Group Archives: letters

Communal Brain

57

oxyd Kunsträume, Winterthur "radius"
february 23 to april 6 2014

As a child I believed I would eventually read all of the books that have ever existed. At about the age of thirteen I realised I would never even manage to get through all the books in our community library. Only together can we humans have read all the books. We are part of a shared wealth of knowledge, the communal brain. Regardless of whether we read a lot or little, we all take part in this phenomenon. In the same manner, we all have a hand in the practical achievements derived from this knowledge. We drive cars without being able to build one, make phone calls without being able to really imagine how it works, and so forth.
For “Brain Kit” I used books from my own recollection. For “Communal brain” I asked different people for the books most important to them. Fifty people gave me titles of 210 books. A minute part, microscopic segment of the communal brain.


Geme from A to Z

For almost a billion years the primordial soup cooked away. Heated by UV radiation, it contained whatever ingredients were available at that time: water, ammonia, methane and other simple organic compounds. Somewhere along the line, these inorganic molecules coalesced to form monosaccharides, fatty acids, amino acids and nucleotides. Hence, the building blocks of organic life came into being. It took a while longer, but then the fats aligned themselves in such a manner as to form hollow spheres, the sugars became increasingly complex, the amino acids joined to form proteins and the nucleotides linked together to form DNA, the carrier of genes. The first protozoa inhabited the earth. Three and a half billion years later the species Homo sapiens walked upright across the steppe, a hominid composed of 100 trillion communicating cells. It developed language and an awareness of the self – and within a very short time complacently considered itself the crown of creation.
Far more prosaic is the appraisal put forth by evolutionary biology: in its eyes, the human being is just another variation of the vehicle constructed and controlled by genes consisting of DNA. Sex and procreation provide new vehicles for the genes, before the old models become frail and degenerate. The new vehicles mature and give birth to yet another generation. And thus it continues. The genes survive, the vehicles depart. This is biological evolution.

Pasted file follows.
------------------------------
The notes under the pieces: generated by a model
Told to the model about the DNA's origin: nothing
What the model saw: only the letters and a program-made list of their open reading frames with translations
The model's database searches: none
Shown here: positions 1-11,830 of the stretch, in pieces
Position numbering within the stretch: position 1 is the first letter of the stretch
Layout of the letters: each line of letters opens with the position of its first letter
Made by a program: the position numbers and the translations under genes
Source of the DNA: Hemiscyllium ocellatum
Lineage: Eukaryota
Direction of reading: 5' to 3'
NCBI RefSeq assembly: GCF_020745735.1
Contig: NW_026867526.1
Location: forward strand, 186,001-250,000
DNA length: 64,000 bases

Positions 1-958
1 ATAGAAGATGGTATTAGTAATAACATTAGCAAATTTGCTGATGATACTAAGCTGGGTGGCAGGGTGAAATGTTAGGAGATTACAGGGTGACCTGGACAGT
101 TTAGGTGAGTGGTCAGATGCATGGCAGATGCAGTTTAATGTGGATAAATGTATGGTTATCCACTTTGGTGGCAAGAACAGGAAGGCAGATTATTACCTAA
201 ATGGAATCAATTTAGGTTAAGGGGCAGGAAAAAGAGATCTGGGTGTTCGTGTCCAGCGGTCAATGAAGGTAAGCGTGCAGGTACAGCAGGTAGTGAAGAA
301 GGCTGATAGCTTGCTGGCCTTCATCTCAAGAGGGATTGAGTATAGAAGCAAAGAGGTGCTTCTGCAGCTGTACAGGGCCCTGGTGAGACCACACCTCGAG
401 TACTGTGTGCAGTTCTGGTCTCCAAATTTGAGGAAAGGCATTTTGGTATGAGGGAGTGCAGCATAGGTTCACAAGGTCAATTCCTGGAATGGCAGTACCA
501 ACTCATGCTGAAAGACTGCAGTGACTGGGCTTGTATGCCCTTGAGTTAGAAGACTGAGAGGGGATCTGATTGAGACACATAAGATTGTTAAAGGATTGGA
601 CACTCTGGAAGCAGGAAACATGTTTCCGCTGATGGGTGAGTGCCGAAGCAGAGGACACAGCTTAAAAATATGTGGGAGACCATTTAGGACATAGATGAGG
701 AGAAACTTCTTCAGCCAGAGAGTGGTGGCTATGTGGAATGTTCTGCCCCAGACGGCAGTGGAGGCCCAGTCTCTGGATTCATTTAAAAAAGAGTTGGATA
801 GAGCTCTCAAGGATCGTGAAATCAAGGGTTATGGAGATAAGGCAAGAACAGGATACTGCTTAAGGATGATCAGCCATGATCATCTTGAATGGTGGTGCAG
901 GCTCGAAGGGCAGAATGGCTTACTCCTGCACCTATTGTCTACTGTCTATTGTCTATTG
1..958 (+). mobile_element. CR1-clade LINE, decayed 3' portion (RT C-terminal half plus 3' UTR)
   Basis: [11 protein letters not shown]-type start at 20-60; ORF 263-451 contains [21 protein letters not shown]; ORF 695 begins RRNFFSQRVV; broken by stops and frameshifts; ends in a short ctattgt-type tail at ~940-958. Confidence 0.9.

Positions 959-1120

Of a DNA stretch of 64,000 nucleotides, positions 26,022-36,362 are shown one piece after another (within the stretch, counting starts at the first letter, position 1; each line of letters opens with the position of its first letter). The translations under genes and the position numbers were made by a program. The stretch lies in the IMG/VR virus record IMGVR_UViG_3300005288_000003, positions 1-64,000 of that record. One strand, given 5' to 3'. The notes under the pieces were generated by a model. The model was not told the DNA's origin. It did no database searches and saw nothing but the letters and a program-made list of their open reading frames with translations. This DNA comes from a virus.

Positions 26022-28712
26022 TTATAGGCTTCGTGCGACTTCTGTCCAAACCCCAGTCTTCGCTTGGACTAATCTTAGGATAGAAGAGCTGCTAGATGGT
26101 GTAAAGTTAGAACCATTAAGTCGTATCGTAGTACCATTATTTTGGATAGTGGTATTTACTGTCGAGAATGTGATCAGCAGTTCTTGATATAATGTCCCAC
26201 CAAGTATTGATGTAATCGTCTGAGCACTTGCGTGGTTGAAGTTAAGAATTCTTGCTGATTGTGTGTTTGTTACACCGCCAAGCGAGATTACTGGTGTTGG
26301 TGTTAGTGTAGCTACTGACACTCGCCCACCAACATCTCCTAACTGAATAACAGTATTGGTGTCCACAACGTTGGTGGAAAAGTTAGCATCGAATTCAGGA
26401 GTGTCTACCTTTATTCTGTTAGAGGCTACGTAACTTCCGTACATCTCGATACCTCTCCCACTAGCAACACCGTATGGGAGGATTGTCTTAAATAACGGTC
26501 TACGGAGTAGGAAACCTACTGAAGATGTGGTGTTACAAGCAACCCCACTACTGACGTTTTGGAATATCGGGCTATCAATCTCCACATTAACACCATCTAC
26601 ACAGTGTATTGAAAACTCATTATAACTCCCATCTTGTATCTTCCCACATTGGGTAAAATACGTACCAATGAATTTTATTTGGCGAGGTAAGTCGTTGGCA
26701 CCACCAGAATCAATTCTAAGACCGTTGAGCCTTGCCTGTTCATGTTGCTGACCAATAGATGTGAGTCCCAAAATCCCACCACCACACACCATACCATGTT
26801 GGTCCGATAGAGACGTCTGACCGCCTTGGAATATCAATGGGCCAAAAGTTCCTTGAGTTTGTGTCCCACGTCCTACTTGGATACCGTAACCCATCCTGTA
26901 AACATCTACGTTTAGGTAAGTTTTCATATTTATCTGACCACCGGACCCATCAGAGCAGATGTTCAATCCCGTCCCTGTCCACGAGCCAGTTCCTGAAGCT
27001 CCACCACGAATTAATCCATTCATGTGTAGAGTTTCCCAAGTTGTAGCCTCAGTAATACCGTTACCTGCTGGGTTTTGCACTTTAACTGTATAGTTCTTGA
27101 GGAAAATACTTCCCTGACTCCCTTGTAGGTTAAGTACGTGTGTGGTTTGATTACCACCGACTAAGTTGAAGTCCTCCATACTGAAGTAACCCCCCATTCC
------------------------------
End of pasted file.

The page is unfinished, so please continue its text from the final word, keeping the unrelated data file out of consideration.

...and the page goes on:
Whether a cholera bacterium, marigold, worm, shark, basswood, crow, anteater or human being: without distinction, we are all mere receptacles. Precious little of human beings as the crown of creation would remain if it weren’t for a new soup cooking away: the cultural soup.
This time the ingredients are the letters of the alphabet, sounds, colours, shapes. The letters are linked to form words, the sounds blended to form melodies, the colours and shapes arranged to form pictures. It took a while, but then arose the first ideas and ideologies, models and theories, stories and history.
The cultural evolution supersedes the biological. The memes grasp at the sceptre of the genes. A meme is an incorporeal thing which outlasts us, just as the gene survives. A meme is an idea, a concept, a vision passed on from generation to generation, resulting in that which distinguishes us: identity and culture. Just as the gene is transmitted from body vehicle to body vehicle, the meme is passed on from brain to brain. The gene is packaged in the ovum or sperm, the meme encased in proverbs, sagas, instructions, melodies, it is passed down in books, pictures, films, music.
The egg and sperm cells have only just fused, and we begin to develop on the reins of the genes. After nine months we are born into the world as a baby vehicle, then look high in the meme sky, open our brain like a funnel and henceforth absorb stories and history. At last culture! Finally a human, the crown of creation!

Suzann-Viola Renninger
Sharon Kroska e